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afternoon in his office. “We have constructed these worthy
goals for both sides, things like access to higher ed, and
focusing on more research. The question is, can we translate
these goals into a working arrangement that gets us where we
want to go? I’m an optimist and I believe we can, but it’s going
to take patience and good will on both sides.”
Asked about potential sticking points in the negotiations
over management agreements, Warner paused and then
offered a hypothetical example. “Say the state needs more
teachers and more engineers, and say a university campus
comes to us with a proposed agreement that puts heavy
emphasis on literature or the humanities, and less on the
development of teachers and engineers. At that point we will
say, ‘Hold it, that’s not part of the deal. You need to re-work
your plan to reflect the state’s needs.’”
Exactly how campuses such as UVA or William andMary
would react to such directives remains to be seen. But most
college administrators seem guardedly optimistic that the
agreements will leave them better off than before.
“Things are not going to change instantaneously,” said
Leonard Sandridge, executive vice president at the University
of Virginia. “This is an agreement to develop a joint plan with
the state, and the benefits will come with time. We have every
intention of looking back over the next decade and saying, yes,
the [restructuring] was smart, and it improved the system of
higher education in Virginia.”
The changes will be slow in coming because the new
structure alters the management of the campuses, and alters
who
will have ultimate management authority, but does not
directly address the underlying cause of the preceding decade’s
trauma: the paucity of dollars coming fromRichmond.
“Nothing in the legislation changes the amount of state
funding for higher education,” said John Bennett, the state’s
finance secretary. “When the legislation was proposed, the
argument made by the universities was that state funding was
completely unreliable from year to year. They were right. So
this legislation, among other things, is an attempt to make the
funding more reliable, not necessarily to increase the amount.”
The new structure seeks to accomplish that goal by using
a teeter-totter formula for balancing state funding and tuition
hikes. As one element goes up, the other goes down.
For example, each campus is required to submit to the
state detailed financial projections over a six-year period,
estimating tuition hikes under a variety of scenarios. Under
a “good” scenario of increased state funding, a particular
institution might commit itself to tuition increases in the
range of eight to ten percent. Under a “bad” scenario of
reduced funding, tuition would rise more sharply to make up
the difference.
While that tradeoff might make common sense, it is
a tradeoff that was denied Virginia’s institutions through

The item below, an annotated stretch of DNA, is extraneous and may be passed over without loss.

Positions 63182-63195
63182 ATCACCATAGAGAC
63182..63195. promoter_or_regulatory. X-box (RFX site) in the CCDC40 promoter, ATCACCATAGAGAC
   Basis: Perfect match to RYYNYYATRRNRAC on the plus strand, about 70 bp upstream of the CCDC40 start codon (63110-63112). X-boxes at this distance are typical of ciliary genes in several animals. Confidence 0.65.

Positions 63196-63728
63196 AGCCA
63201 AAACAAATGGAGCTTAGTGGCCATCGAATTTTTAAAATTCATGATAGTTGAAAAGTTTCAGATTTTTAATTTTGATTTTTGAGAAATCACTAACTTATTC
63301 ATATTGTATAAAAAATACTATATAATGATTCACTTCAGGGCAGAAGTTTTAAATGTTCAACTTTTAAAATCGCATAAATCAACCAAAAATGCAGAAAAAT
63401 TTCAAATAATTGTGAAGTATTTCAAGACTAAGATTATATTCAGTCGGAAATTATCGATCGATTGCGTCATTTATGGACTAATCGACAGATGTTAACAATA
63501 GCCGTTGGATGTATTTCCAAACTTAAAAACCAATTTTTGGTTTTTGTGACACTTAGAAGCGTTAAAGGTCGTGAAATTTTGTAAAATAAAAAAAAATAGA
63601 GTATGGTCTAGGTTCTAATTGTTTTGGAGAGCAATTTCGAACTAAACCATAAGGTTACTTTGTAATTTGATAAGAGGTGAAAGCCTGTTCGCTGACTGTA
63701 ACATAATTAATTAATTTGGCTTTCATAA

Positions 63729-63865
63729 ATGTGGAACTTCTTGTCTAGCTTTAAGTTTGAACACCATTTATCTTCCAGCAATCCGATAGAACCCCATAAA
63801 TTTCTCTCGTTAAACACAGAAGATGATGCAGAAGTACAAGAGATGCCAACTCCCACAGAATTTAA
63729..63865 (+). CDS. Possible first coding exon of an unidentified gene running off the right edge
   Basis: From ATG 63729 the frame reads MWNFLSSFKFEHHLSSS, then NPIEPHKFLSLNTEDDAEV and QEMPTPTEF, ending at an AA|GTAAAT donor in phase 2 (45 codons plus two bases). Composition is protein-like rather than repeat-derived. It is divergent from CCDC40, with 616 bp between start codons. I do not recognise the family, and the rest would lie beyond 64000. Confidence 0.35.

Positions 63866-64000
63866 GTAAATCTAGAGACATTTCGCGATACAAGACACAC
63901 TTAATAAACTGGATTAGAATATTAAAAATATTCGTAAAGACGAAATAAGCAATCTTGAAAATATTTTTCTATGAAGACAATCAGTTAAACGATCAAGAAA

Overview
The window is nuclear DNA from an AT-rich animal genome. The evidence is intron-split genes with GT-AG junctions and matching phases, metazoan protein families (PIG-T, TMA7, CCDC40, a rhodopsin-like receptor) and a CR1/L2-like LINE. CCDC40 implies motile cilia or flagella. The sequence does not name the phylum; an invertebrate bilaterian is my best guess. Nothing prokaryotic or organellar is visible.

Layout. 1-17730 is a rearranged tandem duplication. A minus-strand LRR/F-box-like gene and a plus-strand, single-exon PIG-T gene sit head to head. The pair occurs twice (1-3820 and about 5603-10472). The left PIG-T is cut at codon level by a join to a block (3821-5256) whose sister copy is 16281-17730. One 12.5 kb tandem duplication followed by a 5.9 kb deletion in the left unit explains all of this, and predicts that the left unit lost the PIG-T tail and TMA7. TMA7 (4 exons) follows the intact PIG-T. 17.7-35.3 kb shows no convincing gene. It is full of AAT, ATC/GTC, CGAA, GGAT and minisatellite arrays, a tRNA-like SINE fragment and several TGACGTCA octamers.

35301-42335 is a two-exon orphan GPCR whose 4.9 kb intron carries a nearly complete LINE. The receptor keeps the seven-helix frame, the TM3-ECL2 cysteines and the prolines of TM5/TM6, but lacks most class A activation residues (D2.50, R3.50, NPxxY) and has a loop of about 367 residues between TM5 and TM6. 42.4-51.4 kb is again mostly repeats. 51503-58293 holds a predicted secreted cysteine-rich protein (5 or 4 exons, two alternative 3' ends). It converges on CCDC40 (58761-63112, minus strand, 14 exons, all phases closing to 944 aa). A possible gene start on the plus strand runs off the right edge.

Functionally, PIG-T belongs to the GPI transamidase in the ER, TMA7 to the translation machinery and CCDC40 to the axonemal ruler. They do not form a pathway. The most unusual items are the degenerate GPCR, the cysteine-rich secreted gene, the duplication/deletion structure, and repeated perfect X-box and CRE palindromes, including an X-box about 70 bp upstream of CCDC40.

most of the ’90s. On more than one occasion, the legislature
reduced state funding and simultaneously froze tuition.
“We think the agreements will make transparent the
relationship between state funding and tuition increases,
and that’s good,” saidWilliam andMary’s Timothy Sullivan.
“In Virginia, the real question should not be, ‘How high
is tuition?’ but ‘Why is tuition as high as it is?’ With the
agreements in place, the answer to that second question
should become clear.”
The political momentum for restructuring grew out of an
unusual coalition of Republican legislators and Democratic
Governor Warner that supported the notion of a thriving
higher education system. This coalition also worked together
in 2004 to pass a $1.3 billion tax increase that was aimed, in
large part, at restoring some of the lost funding for Virginia’s
public colleges and universities.
“It may sound hard to believe, but politics never entered
the picture in the discussions about higher education,” said
John H. Chichester, a
leading Republican in
the state Senate. “We
started talking with
the governor two years
ago about the state
of higher education
which, at the time, was
very rocky. Both sides
wanted to improve
things and sometimes
we had different issues,
but it never became a
Republican-Democratic
thing.”
No one knows,
however, whether the coalition will hold in the future.
Warner is scheduled to leave office early next year, and the
political chemistry in the capital could change under a new
administration.
“The extent to which other governors will feel bound
by the deal is unknown,” said David Breneman, dean of the
Curry School of Education at the University of Virginia.
“Already, one of the candidates running to succeedWarner
Virginia Governor Mark Warner hopes higher education restructuring will cause
campuses to consider state manpower needs.
The new structure
uses a teeter-
totter formula for
balancing state
funding and tuition
hikes. As one
element goes up, the
other goes down.
Dennis Brack, Black Star, for CrossTalk